A commenter kindly asked for a Noo update, so here it is:
After her critical illness this summer, the oncologist did not recommend resuming interferon therapy for melanoma. He had an antibody titer panel done which showed a weak immunologic response to the four months of interferon she'd already completed, and even though this isn't proof positive that the treatment "took," it is better than nothing and we were all quite relieved to shelve the idea of resuming thrice-weekly therapy, with its attendant exhaustion, diarrhea, and general unwell-ness. Since recovering from her hospitalization, Noo has been having regular skin exams, all uneventful until the last appointment when the dermatologist noticed an enlargement of one of her anterior cervical lymph nodes and sent her back to the general surgeon to have it looked at.
Now, the problem with these two events is that they were separated by a couple weeks of anxiety while the referral went through the usual channels and Noo had to wait for the next available appointment with the surgeon. Being in the medical field, I know better than to expect immediate reassurance, but I have to admit--it would have been nice if she had been sent from the derm office directly to a waiting surgeon who could excise the damn node the same day. And it would have been terrific if the pathologist agreed to cancel her dinner plans that day in order to get the sections prepped and stained, and then spent a leisurely hour looking at them under the microscope before dictating her findings. But this is not how things work, and I know this well, and now I also know a bit more about the gnawing worry the patient and her family experience while they are waiting for results, whether good or bad.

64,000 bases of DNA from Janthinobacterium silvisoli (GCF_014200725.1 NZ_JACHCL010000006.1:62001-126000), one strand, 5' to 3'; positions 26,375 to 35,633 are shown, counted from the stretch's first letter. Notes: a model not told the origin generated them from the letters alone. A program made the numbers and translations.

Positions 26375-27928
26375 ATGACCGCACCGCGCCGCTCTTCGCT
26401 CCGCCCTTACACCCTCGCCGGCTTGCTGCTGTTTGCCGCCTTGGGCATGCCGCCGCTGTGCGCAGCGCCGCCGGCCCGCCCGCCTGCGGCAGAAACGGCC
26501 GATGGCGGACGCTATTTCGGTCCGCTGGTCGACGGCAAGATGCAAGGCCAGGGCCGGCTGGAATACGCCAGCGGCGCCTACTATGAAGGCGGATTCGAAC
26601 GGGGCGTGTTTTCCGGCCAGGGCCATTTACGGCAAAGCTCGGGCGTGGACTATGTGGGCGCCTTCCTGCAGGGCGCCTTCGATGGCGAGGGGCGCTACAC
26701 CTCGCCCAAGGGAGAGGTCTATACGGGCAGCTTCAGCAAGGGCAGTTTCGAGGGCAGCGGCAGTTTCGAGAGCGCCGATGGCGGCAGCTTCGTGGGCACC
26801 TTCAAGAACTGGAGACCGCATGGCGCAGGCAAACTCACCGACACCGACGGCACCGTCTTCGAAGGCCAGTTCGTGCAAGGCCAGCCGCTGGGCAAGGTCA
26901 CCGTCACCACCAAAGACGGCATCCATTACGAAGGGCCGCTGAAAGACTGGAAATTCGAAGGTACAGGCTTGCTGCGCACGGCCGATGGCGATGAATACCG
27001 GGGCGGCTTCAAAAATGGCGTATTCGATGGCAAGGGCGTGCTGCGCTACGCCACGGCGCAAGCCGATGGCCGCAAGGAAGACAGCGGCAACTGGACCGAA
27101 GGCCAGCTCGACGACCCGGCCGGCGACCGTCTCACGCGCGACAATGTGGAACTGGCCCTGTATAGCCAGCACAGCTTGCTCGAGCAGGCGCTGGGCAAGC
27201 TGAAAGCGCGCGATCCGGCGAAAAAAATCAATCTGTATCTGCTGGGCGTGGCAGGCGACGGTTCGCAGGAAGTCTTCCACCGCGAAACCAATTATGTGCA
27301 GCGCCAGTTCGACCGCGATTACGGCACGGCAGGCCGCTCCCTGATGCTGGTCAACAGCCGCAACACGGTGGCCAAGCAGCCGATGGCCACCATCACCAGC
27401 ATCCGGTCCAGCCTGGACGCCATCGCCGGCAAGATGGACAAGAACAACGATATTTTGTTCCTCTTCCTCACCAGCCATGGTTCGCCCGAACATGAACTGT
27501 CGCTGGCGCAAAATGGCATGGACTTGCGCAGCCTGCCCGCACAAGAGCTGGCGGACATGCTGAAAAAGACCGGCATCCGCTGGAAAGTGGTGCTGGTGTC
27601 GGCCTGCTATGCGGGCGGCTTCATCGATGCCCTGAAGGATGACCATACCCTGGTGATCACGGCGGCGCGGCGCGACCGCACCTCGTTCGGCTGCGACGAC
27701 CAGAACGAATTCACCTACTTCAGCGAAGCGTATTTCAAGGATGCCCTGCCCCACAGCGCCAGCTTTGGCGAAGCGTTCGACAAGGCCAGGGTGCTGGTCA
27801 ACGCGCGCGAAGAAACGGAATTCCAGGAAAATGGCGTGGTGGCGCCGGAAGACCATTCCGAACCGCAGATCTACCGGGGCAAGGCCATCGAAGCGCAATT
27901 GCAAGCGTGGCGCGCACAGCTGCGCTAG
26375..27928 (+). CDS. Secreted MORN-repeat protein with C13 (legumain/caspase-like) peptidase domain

In this case, the news is good: the excised node is a simple reactive node, no recurrent melanoma, no cause for alarm. So Noo has been restored to the category of Practically Normal People and we are carrying on with our post-melanoma lives, more dazed and confused--but also more grateful--than we were before the diagnosis became a personal journey.